3. Additional results for advertisers are tracked by number of expressions of interest/number of total clicks - not resumes
Since Twitter is most often accessed over the phone, the key metrics for the recruitment ads in this case are clicks. At the Washington Post, the team tracks two basic metrics for advertisers: Clicks which link to the job details page, and "expressions of interest" or the click from the job detail page to apply for a job.
"One of the things that we track and control is the conversion ratio, ie expression of interest/ clicks, that is how many are applying who clicked.
4. In general Twitter still has lower conversions than job sites, but increases lift
"We know from the test and research that Twitter seems to have lower conversions; people are not applying from their phone."
However, there is value in "the fact we're out there in front of people searching through that channel. They can save it and email it to themselves."
5. Average lift - or extra click throughs - ranges from 10 clicks to 100 clicks
The number of clicks depends on the jobs. Some jobs get multiple hundreds of clicks. The most heavily clicked are security jobs and administrative roles, which often get hundreds of clicks and provide an exceptional ROI for employers. Other top categories that use Twitter to search for jobs include healthcare, accounting, paralegal and drivers.
6. The average lift varies depending on the job.
Again, like the # of clicks, the percentage lift varies by category.
7. Around a third of employers who buy recruitment ads from the call center will agree to an upsell to TweetMyJobs.
With the big lift, social panache, and low pricing, TweetMyJobs is an easy upsell, or can simply be packaged in.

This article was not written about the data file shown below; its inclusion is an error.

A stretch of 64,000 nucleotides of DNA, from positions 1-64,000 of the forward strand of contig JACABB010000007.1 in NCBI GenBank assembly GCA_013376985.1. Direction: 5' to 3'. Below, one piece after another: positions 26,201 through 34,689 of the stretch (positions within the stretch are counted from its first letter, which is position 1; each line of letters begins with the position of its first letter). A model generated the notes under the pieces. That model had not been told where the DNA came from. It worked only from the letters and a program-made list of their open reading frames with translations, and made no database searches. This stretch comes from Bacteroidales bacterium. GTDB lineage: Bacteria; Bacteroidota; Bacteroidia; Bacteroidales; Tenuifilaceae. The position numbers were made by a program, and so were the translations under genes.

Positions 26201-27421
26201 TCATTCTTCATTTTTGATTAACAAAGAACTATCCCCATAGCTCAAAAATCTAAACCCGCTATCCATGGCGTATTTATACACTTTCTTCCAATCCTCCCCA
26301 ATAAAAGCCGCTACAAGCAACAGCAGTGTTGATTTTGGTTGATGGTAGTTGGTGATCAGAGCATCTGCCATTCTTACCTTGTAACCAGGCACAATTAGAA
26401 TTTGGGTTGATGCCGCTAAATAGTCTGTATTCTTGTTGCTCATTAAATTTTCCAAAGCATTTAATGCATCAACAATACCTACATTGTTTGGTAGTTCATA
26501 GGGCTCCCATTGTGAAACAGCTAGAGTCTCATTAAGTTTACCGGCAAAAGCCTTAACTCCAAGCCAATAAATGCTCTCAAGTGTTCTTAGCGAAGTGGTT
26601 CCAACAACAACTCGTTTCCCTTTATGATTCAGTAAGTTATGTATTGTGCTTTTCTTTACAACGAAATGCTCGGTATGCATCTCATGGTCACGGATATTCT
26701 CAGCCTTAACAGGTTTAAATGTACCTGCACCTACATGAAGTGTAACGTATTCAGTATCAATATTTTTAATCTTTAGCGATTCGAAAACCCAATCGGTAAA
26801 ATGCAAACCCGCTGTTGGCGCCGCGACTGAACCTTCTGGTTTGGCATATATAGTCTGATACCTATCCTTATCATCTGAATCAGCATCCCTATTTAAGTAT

8. The lift in performance is considered critical, for the low price
While Washington Post as a media partner simply marks up the rate, but it is still so low that employers perceive this as a high ROI upgrade.
"We tack on a margin, but at $60 to Tweet a job, it is still a relatively affordable upsell. Part of that goes to TweetMyJobs, so it's not a lot of money." The typical sale includes Tweeting throughout a 30 day period, and reporting.
9. TweetMyJobs also drives traffic to the recruitment site - and thus other employers benefit from lateral traffic
Since clicks on the Tweeted listings go to the Post's job site, "The value is having another distribution mechanism to drive traffic to the employers and in the way that we are having traffic come to our site."
10. All upside, no downside
Radke recommends media have some kind of a social media upsell, and therefore "TweetMyJobs" makes sense. "It's as simple as setting up a feed, and comes down to the sales people communicating the value."
Our take: While Washington Post, as a national and top 25 cities social media brand has an advantage and may see more lift from TweetMyJobs than other areas of the country, the most important factor may be the "all upside, no downside" opportunity. We can't think of a reason not to sell this partnership.